The United Kingdom has amended its existing patent law in an effort to deter “unreasonable” infringement suits and encourage out-of-court settlements. The new Patents Act, which amends the Patents Act of 1977, was passed by the House of Lords on Thursday. The bill was previously introduced to and passed by the House of Commons. While the law does not change the standard of patentability, it modifies existing protection for alleged infringers to encourage out-of-court settlement of disputes while still deterring patent owners from making unreasonable allegations of infringement. The amended provisions enable the Patent Office to provide an independent non-binding opinion on patent validity or infringement to settle disputes over patent rights without parties having to resort to expensive litigation. Moreover, the law aims to bring U.K. patent law into line with the revised European Patent Convention to reduce bureaucracy and make it simpler for U.K. businesses to operate across Europe, according to the U.K. Patent Office. The European Patent Convention (EPC), which establishes the European patents system, was revised in 2000 and the bill will bring about changes to UK patents law that are necessary if the UK is to remain a member of the Convention, the Patent Office said. Current UK patent law is provided by the Patents Act 1977, one of the main purposes of which was to reform the law of patents in the U.K. to bring it into line with the EPC which was agreed in 1973. The Department for Trade and Industry and the Patent Office, an executive agency of the DTI, consulted widely on the changes during 2003.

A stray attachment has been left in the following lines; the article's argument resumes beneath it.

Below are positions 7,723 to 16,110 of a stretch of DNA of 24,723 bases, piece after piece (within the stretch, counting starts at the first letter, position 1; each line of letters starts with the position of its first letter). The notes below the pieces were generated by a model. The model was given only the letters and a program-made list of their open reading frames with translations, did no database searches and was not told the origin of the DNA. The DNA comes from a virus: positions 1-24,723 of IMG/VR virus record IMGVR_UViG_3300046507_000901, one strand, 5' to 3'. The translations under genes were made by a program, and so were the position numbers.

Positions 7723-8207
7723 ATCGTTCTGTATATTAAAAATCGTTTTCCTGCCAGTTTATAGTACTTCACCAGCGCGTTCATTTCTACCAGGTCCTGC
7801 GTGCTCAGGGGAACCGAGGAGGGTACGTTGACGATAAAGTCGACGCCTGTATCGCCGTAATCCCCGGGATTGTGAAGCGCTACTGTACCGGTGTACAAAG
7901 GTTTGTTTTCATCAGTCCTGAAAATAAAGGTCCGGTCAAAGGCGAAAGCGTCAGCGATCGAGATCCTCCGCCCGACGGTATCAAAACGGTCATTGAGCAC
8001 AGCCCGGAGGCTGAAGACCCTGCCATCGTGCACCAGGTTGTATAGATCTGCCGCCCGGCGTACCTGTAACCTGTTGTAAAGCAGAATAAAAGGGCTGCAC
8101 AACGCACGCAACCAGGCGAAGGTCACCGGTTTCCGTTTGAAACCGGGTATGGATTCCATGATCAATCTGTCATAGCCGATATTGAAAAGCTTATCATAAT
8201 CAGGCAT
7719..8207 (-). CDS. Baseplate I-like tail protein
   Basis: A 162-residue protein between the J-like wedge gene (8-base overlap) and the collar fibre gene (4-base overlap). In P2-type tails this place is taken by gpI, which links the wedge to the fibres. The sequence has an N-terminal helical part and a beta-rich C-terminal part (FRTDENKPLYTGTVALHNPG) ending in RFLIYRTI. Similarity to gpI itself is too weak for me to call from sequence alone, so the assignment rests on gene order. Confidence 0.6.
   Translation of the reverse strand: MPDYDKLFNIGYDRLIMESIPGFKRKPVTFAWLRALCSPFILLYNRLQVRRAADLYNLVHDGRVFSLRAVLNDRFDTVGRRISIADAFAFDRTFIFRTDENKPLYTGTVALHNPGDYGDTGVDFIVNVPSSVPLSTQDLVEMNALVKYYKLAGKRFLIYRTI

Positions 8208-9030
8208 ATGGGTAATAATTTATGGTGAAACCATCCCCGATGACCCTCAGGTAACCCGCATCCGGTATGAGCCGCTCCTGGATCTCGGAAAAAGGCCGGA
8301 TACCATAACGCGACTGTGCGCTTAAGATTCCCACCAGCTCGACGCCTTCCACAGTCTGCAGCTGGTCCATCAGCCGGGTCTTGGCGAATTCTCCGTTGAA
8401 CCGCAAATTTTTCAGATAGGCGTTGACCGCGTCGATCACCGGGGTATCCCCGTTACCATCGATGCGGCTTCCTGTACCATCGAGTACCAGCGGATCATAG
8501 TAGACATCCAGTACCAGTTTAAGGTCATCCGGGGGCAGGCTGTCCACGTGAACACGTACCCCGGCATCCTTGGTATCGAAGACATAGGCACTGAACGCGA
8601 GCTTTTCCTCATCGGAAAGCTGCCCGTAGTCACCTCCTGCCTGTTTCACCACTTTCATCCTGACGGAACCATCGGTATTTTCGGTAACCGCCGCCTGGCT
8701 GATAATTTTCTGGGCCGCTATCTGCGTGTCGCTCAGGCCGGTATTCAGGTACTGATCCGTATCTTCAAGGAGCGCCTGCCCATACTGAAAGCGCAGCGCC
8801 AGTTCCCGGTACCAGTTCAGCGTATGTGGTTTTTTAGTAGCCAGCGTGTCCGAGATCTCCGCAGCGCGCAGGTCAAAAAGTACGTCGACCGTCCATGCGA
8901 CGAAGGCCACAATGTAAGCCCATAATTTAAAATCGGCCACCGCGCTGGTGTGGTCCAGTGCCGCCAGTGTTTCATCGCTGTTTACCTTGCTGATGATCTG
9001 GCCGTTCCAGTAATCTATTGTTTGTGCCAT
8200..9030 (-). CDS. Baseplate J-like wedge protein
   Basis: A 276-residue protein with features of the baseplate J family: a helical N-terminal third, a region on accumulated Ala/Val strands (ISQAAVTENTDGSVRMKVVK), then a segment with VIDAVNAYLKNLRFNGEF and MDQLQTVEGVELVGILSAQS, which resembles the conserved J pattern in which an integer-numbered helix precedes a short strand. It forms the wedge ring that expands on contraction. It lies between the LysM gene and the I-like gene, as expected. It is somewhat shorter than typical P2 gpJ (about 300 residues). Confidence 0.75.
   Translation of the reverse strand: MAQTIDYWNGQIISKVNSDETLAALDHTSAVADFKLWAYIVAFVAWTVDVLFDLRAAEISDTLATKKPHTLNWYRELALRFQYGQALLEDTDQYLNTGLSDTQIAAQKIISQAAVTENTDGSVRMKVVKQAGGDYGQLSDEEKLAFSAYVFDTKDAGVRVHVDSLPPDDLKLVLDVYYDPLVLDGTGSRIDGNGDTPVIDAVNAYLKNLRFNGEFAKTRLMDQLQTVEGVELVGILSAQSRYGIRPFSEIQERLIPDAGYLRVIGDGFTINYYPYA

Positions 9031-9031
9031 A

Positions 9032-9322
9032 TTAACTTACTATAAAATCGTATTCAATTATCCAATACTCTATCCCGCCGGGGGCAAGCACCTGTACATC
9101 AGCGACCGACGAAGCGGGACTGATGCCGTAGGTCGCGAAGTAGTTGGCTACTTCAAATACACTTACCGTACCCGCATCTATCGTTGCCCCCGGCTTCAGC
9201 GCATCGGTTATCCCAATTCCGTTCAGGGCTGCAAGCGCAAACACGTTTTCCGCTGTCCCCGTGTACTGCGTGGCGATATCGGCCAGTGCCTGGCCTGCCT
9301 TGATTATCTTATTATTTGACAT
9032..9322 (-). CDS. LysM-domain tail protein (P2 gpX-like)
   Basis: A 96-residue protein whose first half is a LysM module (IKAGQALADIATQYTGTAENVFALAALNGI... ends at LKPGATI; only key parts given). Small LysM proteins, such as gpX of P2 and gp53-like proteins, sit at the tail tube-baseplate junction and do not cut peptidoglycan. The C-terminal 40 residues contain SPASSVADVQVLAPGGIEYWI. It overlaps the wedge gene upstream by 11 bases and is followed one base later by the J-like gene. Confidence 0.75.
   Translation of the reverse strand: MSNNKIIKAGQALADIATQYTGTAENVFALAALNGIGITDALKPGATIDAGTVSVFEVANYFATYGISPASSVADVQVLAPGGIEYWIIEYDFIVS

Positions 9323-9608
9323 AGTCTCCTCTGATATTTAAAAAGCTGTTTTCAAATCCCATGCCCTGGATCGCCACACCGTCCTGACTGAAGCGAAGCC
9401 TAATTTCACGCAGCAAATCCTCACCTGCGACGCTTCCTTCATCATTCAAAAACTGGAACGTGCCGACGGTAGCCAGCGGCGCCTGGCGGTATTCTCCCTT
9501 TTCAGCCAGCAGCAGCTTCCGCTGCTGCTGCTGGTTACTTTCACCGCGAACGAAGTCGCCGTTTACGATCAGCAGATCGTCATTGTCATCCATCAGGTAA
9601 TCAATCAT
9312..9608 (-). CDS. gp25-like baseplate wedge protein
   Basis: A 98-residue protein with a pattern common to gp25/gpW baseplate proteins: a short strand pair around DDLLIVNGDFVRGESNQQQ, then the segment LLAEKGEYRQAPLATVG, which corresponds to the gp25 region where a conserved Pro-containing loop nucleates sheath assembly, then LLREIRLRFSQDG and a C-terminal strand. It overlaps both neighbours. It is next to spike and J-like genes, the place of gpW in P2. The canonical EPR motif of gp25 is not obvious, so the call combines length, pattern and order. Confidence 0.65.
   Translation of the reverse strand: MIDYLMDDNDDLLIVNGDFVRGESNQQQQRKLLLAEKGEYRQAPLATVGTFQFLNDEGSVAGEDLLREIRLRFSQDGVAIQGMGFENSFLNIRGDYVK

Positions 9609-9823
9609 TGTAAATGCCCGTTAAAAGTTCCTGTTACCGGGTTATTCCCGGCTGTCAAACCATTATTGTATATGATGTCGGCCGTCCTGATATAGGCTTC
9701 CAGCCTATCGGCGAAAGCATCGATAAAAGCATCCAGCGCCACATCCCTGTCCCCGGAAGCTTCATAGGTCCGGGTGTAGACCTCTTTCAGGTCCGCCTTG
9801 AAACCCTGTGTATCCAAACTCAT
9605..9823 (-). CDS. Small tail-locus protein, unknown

As soon as he read this, the IPKat zoomed across to the UK Patent Office's website -- while was sadly silent on this topic. The Office's special web section on the Bill was last updated on 20 April 2004.